The Sadberk Hanım Museum | |

The Sadberk Hanım Museum

A Brief History of the Museum

The Vehbi Koç Foundation Sadberk Hanım Museum occupies two separate buildings. The original building is a three-story (plus an attic) wooden mansion that is generally believed to have been built in the late 19th century and whose architecture was inspired by the European vernacular traditions. The building, constructed of wood and lathe-and-plaster on a masonry foundation, was known as the “Azeryan Yalısı” or “Azeryan Yalı”.

The Sadberk Hanım MuseumThe building was purchased by the Koç family in 1950 and was used by them as a summer-house until the decision to convert it into a museum was taken in 1978. The conversion to a museum was carried out between 1978 and 1980 according to a restoration project that had been prepared by Sedat Hakkı Eldem. It opened its doors to the public on October 14th 1980 with the Sadberk Koç collection on display.

The Azeryan Yalı occupies 400 square metres of space set in grounds measuring a total of 4,280 square metres in all. On the ground floor are a gift shop and a small tea room. The ceiling over the main entrance (which is no longer used) is decorated with plaster mouldings inspired by the ancient Roman architecture. Wooden stairways lead to the upper floors. The walls are painted so as to resemble veined marble. The centrally located main halls of the second and third floors and the rooms opening onto them are used for display purposes. The attic is used for storage and also contains offices and a library. The crossed wooden mouldings decorating the exterior give the building a distinctive appearance quite different from that of its neighbours. It is because of these moulded facades that the building was for a long time popularly known as the “Threaded Yalı”.

In 1983 the Vehbi Koç Foundation purchased the Hüseyin Kocabaş collection for the Sadberk Hanım Museum. It was decided to purchase and restore a semi-dilapidated yalı adjacent to it to house. The facade of this second yali, which is thought to have been constructed in the early part of this century, was faithfully reconstructed according to the original. The restoration project was prepared by İbrahim Yalçın and the work, including the construction of the museum, took two years to complete. This museum, which was opened on October 24th 1988, was given the name the “Sevgi Gönül Wing”. It houses works from the pre-Islamic period. In 1988 it was awarded the Europa Nostra award as an outstanding example of modern museum architecture and design.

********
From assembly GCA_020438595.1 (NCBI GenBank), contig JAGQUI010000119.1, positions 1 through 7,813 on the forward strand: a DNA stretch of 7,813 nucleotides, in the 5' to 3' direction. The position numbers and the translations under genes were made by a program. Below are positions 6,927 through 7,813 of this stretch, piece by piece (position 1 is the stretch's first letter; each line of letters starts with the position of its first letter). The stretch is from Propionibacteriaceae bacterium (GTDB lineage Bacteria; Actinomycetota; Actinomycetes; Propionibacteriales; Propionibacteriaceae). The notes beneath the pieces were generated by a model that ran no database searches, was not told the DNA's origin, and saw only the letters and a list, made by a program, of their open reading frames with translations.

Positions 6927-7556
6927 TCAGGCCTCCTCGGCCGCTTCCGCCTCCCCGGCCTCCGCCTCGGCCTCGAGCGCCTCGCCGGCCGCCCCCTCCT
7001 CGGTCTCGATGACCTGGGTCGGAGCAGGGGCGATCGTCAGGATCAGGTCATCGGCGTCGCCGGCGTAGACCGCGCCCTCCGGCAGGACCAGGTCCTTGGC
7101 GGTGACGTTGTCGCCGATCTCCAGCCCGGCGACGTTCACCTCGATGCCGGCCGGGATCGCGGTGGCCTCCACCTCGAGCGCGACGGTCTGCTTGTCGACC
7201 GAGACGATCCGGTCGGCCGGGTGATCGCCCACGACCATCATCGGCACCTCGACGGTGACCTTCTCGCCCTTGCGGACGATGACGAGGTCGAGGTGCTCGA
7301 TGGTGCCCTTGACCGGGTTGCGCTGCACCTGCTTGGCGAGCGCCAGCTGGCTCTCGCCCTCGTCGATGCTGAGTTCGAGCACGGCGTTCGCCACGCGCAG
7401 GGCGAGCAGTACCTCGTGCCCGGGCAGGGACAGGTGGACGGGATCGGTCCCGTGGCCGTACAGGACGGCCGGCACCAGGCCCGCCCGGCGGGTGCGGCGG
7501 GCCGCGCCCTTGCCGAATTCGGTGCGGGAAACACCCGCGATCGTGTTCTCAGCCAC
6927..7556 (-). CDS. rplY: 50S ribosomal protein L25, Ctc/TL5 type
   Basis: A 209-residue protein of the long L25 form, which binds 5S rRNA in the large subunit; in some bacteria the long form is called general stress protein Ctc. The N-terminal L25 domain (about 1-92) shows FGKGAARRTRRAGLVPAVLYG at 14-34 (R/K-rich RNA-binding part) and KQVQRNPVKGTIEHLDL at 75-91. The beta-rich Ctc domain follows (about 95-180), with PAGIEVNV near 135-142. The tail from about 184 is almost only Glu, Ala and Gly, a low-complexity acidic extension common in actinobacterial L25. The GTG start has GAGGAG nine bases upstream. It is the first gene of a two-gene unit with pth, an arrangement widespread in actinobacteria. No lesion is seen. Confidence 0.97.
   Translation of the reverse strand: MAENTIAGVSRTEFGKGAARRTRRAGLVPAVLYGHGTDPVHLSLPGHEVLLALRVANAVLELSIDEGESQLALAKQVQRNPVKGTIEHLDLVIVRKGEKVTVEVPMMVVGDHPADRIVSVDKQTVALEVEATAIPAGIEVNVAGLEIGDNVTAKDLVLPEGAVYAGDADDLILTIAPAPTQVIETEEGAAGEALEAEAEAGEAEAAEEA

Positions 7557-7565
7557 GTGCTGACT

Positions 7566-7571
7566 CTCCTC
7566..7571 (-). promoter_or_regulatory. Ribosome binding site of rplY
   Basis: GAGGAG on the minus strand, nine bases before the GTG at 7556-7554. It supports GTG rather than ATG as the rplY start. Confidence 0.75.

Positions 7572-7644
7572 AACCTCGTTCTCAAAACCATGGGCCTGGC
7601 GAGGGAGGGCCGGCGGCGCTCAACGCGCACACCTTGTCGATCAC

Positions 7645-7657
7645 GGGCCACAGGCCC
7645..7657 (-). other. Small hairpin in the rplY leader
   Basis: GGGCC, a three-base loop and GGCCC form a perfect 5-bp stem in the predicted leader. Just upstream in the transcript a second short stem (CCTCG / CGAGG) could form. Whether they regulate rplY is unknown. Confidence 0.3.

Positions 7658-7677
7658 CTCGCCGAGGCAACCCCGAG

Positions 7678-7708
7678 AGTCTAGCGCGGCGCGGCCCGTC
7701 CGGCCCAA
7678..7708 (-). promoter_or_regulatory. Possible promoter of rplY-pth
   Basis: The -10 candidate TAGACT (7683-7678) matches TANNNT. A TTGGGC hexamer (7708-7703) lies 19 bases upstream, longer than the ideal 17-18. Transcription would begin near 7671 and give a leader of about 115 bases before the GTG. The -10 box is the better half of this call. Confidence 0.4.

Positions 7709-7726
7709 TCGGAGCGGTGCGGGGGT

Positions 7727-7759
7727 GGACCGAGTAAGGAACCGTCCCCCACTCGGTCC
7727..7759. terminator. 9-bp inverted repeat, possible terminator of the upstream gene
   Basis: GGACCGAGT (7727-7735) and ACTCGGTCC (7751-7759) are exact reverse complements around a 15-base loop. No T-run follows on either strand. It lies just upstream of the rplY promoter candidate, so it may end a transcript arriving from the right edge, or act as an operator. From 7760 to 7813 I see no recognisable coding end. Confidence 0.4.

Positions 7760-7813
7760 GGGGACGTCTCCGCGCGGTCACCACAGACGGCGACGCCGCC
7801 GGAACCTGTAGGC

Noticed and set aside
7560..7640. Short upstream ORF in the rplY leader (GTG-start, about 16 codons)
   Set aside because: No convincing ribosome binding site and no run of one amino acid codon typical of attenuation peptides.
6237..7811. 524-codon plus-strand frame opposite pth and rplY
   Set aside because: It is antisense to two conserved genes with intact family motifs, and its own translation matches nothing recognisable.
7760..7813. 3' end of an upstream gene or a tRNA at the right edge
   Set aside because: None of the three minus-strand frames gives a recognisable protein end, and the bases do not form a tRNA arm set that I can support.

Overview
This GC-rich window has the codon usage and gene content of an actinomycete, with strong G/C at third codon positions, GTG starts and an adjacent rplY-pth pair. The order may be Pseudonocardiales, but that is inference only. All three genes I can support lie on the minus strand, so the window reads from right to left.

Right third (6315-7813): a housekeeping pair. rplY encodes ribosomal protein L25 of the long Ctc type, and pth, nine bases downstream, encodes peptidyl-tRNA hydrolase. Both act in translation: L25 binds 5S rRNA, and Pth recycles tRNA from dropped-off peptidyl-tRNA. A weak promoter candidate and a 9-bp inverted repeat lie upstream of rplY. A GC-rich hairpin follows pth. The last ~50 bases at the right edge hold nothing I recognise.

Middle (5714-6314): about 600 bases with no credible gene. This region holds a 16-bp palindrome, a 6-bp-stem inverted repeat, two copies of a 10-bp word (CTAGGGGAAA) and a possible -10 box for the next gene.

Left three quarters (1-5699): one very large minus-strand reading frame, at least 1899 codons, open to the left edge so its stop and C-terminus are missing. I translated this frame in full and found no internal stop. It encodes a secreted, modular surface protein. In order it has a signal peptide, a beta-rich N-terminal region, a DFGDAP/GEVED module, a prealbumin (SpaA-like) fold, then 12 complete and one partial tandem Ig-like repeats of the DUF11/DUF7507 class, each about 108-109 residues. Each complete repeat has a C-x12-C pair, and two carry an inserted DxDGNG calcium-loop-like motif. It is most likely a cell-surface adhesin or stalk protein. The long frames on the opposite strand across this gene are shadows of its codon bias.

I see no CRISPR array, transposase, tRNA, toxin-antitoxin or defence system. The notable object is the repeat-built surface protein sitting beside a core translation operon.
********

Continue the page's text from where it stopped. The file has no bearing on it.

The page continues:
This wing is completely constructed of reinforced concrete. The front is clad in wood while the side is clad in marble stucco treated to resemble wood. (This was done as a precaution against fire.) The building has three stories in the front and four at the back, including the ground floor on which are located a multi-purpose hall and a conservation laboratory. Archaeological objects are displayed in chronological order on the main and other floors. The total exhibition space is 625 square metres. The entrance floor is paved in white Afyon marble while black Adapazari marble was used for the floors of the exhibition spaces and the stairs. All the exhibition areas are sealed off from daylight and the display cases are illuminated in keeping with modern museum techniques.

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